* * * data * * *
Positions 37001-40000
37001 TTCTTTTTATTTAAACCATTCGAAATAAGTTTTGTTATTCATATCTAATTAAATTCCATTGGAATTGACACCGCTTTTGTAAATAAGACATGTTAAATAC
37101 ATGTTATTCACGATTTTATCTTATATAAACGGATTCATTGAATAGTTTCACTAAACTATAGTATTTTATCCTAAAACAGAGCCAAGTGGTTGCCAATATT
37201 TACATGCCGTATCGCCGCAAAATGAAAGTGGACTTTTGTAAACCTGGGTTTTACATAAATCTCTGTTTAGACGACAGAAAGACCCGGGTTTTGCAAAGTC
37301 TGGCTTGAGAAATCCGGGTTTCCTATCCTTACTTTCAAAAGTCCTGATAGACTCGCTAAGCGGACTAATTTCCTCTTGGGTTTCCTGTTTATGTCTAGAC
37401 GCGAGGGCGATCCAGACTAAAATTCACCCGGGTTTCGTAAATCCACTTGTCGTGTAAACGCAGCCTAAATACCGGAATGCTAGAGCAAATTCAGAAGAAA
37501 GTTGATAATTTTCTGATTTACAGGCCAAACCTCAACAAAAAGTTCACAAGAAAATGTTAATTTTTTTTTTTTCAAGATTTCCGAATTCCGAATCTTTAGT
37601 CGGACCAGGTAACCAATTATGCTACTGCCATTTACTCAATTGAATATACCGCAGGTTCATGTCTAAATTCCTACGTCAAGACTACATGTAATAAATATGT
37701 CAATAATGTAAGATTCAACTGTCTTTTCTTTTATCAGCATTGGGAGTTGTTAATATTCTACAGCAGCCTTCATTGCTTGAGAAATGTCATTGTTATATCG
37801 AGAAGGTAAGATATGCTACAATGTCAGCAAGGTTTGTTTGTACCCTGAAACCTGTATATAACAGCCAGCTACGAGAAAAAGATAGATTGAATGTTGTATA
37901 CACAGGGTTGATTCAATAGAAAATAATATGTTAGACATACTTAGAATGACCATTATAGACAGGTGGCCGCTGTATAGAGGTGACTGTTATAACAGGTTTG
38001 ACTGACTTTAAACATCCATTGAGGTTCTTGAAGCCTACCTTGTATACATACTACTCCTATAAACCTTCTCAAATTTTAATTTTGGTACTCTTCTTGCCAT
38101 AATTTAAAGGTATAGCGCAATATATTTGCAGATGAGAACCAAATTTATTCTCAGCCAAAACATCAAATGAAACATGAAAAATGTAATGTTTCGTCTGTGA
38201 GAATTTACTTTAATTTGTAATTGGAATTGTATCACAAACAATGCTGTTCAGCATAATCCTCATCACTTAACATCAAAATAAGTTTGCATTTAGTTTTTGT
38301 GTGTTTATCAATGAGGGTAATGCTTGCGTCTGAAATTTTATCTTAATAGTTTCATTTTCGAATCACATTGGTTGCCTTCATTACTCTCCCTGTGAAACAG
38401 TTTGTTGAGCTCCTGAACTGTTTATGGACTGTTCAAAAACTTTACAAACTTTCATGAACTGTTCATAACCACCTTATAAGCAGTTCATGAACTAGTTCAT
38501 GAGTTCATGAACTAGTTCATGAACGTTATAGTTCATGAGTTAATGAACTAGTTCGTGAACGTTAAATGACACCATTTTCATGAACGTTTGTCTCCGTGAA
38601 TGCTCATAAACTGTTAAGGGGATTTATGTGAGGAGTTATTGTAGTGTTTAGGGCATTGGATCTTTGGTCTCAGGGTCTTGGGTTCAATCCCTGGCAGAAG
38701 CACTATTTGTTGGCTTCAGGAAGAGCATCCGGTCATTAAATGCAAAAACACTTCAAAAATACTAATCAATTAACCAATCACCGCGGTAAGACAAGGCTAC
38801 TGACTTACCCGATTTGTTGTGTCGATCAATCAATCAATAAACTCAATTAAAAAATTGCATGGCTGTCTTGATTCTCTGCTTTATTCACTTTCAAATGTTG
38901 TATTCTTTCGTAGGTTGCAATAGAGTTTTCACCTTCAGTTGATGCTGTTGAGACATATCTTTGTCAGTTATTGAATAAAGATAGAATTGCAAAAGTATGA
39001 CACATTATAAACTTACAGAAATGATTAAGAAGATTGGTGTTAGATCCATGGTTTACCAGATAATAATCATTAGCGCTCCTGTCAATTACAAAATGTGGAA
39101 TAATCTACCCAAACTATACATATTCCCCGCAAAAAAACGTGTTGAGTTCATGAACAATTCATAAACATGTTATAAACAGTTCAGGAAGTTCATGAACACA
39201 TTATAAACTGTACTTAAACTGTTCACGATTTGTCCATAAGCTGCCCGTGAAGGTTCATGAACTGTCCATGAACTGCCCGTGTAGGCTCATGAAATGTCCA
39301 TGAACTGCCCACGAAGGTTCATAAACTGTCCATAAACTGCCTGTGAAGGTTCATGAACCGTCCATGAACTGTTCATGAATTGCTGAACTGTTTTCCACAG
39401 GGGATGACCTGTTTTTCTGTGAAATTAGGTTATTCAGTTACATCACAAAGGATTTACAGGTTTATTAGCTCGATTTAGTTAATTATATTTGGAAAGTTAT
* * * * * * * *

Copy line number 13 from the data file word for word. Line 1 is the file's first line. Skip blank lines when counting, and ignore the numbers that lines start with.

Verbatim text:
38101 AATTTAAAGGTATAGCGCAATATATTTGCAGATGAGAACCAAATTTATTCTCAGCCAAAACATCAAATGAAACATGAAAAATGTAATGTTTCGTCTGTGA